On Thursday, June 22, the Joint Medicaid Oversight Committee (JMOC) of the Ohio General Assembly heard testimony regarding the status of the Behavioral Health Redesign from ODM Director Barbara Sears, ODMHAS Director Tracy Plouck, and representatives from various behavioral health providers. Directors Sears and Plouck testified that the administration is respectful of the budget deliberation process and that the agencies will not refile rules affecting community mental health providers nor propose an effective date for the rules until the budget process has concluded. However, Director Sears affirmed that the hospitals are prepared to move forward with the coding changes and make the new services available as soon as possible. Therefore, ODM has refiled a rule to increase access to services for children and multi-system youth with an effective date of August 1, 2017. Director Sears noted that ODM is able to accommodate these new services sooner because the billing methodology for hospitals in the Medicaid claims system is separate from the coding changes relating to community providers.



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Cuyahoga County HHSA Committee Approves Contracts Aimed at Reducing Teen Pregnancy
By William Tarter, Jr. 
Policy Planning Associate & Community Advocacy
June 27, 2017

On June 21, 2017, the Cuyahoga County Health and Human Service and Aging Committee approved a contract extension request from the Cuyahoga County Family and Children First Council for ongoing programming aimed at reducing teen pregnancy. The contracts, with Beech Brook and Planned Parenthood of Greater Ohio for $10,000 and $20,000, respectively, will be extended through the end of 2017.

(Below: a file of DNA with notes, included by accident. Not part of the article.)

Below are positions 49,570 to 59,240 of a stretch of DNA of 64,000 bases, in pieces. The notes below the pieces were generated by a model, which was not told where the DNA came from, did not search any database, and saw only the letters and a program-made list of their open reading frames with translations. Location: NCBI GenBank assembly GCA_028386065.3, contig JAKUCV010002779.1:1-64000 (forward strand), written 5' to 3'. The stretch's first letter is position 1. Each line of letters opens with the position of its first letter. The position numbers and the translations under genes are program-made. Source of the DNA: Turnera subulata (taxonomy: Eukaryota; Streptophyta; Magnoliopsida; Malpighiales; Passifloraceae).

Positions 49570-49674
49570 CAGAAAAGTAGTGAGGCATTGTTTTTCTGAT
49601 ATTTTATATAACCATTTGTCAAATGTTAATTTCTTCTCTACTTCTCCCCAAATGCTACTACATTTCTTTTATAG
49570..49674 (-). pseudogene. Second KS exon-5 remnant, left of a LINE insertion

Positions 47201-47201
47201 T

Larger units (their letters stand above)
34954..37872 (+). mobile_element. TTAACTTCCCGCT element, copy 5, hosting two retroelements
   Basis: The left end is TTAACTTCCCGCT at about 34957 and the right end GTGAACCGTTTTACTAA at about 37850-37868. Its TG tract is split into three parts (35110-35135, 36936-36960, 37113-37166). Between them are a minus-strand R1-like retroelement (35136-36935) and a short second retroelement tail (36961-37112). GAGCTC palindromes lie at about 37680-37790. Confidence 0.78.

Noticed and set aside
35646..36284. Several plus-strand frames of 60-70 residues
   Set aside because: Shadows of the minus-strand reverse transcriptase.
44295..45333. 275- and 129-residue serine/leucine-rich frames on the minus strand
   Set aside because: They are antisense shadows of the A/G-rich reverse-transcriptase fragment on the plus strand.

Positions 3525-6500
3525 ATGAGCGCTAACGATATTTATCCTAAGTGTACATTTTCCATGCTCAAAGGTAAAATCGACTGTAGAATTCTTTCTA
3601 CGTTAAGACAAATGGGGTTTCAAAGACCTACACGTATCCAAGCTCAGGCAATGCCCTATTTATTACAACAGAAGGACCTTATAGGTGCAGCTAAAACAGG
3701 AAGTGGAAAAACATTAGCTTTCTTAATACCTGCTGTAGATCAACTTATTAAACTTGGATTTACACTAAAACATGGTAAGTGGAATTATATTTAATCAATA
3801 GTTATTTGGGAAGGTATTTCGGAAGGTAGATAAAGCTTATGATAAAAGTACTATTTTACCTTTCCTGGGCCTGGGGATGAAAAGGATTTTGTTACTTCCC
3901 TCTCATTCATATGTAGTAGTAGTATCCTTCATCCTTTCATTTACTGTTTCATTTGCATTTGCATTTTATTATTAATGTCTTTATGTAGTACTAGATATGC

The contracts are funded by Cuyahoga County Health and Human Service Levy dollars. Beech Brook and Planned Parenthood will work together with local school district students that have high teen pregnancy rates compared to county and U.S. rates — including Cleveland, South Euclid-Lyndhurst, and Bedford, among others (see teen births mapped by district, below). The students participating in the education seminars are sixth, seventh, eighth, and ninth graders, who will continue to be involved in teen health awareness campaigns and have increased access to health services, among other program offerings.  The resolution discussed was an amended version, as the Law Department sought a technical change to move it forward because of a conflict with Section 501 of Cuyahoga County Code, related to Contracts and Purchasing Procedures. 


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How Senate-Passed Version of State Budget Alters House HOPES Plan to Address the Opioid Crisis
By Adam White
Graduate Assistant
June 23, 2017 

When the Ohio House of Representatives passed its version of the state budget (H.B. 49) in early May, the bill featured a $170.6 million investment toward combatting Ohio’s opioid crisis through a plan titled Ohio HOPES (Heroin, Opioids, Prevention, Education, and Safety). The House’s HOPES plan targeted funding toward four broad areas: $9 million for workforce development, $12.2 million for prevention, $19.4 million for mental health, and $130 million for treatment and child services. In a previous blog post, The Center for Community Solutions broke down the allocations to specific programs within each of the four HOPES focus areas.

Having passed the Ohio Senate on Wednesday, June 21, H.B. 49 now includes nearly $180 million, depending on how it is counted, in funding for combatting substance abuse. However, a close examination of the details of the Senate-passed funding package shows significant changes were made to the House’s HOPES plan to reach this higher total. Among these changes were the funding reductions and elimination of numerous House proposals, greater utilization of federal funds, and the shifting of funding from the General Revenue Fund (GRF) to dedicated purpose funds (DPFs), drawing from the Local Government Fund (LGF) to cover some of the costs. The Senate also added several new proposals of its own.